I'd been thinking about my seam ripper in the wrong way. Rather than an enemy to be avoided and handled only after a failed sewing attempt, it could be a friend to slow me down and help me practice patience. I've worked with old clothes before and generally tend to be impatient, just cutting them apart. But in Susan Briscoe's recent recent book about boro-inspired projects and after writing a post about it, I decided to take her advice; although I went ahead and cut the jeans apart, I decided to at least unpick the pockets. As Briscoe notes, the fabric yields much more interesting results that way.
I also felt compelled to order the out-of-print boro catalogue from the exhibition in Japan that Briscoe mentioned.
When I read through the catalogue, Boro: Rags and Tatters from the Far North of Japan, I felt melancholy afterward, not what I generally feel when looking at an exhibition catalogue. Although the catalogue was trying to show how much care and beauty was taken to preserve scarce fabrics by patching and mending, I could feel the poverty and cold intensely. Briscoe had explained this in her book, but the catalogue showed it in page after page of similar garments, up close and personal: huge, heavy quilt-like kimono that the whole family slept inside; padded jackets; work pants; baby diapers; adult diapers and all the other items needed for daily work, sleep, and life.
In Tohoku, Aomori Prefecture, the people were so far north that cotton wouldn't grow there, so everything was initially made of coarser hemp, which they could grow, spin, and weave. Stuffed with hemp wadding against the cold, the clothes used every bit of the materials that were available. Over time the layers built up like torn and weathered flyers on a telephone pole. So many layers. The clothes were passed down not just one or two generations, but sometimes three or four. At a death the descendants might fight over the cloth left behind. Some women carefully tucked away stacks of cloth, saving what they could, a precious stash for future patching. Cloth was like currency.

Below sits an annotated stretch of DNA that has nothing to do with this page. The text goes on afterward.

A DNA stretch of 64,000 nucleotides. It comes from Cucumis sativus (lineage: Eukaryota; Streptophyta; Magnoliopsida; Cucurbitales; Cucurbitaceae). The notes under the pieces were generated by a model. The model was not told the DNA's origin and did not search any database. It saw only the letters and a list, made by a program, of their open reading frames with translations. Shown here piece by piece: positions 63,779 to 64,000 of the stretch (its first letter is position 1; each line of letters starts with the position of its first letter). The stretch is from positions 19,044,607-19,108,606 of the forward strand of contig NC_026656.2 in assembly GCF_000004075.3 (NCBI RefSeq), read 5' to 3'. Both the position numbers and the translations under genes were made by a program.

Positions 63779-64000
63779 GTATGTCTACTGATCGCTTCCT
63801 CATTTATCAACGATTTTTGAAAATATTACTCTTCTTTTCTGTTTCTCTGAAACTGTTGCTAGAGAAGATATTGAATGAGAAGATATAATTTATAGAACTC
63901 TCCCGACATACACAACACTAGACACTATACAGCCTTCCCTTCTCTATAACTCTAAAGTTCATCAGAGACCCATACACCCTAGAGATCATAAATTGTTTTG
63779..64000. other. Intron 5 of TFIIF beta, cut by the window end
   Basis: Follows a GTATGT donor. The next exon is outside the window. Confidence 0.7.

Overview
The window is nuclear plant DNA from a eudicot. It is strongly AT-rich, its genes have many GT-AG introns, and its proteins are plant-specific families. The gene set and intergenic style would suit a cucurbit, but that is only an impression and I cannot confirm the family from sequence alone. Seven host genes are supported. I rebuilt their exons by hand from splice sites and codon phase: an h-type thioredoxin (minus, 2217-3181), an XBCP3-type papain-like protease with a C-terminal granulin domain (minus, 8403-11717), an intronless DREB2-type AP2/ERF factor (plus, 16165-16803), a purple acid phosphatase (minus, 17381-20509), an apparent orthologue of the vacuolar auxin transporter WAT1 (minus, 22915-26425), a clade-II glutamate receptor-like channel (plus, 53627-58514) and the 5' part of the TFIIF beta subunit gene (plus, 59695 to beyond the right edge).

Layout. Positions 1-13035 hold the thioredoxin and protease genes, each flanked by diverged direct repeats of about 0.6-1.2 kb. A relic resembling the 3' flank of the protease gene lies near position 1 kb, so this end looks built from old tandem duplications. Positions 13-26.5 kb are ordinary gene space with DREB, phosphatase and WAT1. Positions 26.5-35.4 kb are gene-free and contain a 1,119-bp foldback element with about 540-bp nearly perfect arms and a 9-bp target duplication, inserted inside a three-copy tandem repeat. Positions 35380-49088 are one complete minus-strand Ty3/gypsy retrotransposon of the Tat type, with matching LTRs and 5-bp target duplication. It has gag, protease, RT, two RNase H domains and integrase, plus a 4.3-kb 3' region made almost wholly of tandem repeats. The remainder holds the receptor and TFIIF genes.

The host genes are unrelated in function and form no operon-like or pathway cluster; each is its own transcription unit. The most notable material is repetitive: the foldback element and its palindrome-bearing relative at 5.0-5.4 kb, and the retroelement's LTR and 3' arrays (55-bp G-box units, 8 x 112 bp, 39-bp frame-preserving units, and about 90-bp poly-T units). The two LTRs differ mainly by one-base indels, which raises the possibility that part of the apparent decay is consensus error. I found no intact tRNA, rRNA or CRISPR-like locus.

In 1892, when the railroad was finally built that connected them to Tokyo and the southern parts of Japan, it brought them cotton. Not new cloth because they couldn't afford it, but bundles/bales of used and soiled clothes and cloth that the women all chipped in and bought together, then washed the cloth with lye and "rice-rinsing water," and scrubbed it with fish scales.
It's a small book, but powerful in the large images and bleeds, the handwritten style of the type, and the repetition of each item's use. The catalogue tried to portray the self-sufficiency and beauty of a self-sustaining practice and way of life, but I became aware of the practicality, the cold, the tiredness, and perhaps even the bitterness, in addition to the focus and care. It was not an easy life. The works/cloth/clothes in this collection were collected by one man, Chuzaburo Tanaka, who began as an archeologist and later became an ethnographer, collecting stories and customs and everyday objects. Ultimately he saved a piece of history.
So, with my twenty plus quilts I began thinking what it's like to have one or none. With my patching of my bed quilt (lazily) I might be able to say I minutely understand a tiny corner of the work. The stitches I saw in the catalogue, though, were not of decoration but of practicality: there is no elaborate sashiko pattern there, only a simple running stitch. While they deserve a place for us to see, boro works were created by necessity, under difficult conditions. It was a hard life, as it is in many places around the world today.
Briscoe, as I had mentioned in the earlier post, has her own collection of boro clothing. She cautions in her book that the projects she features are "boro-inspired," and we should be calling new articles by this name. They are not actual boro. It is worth noting the difference.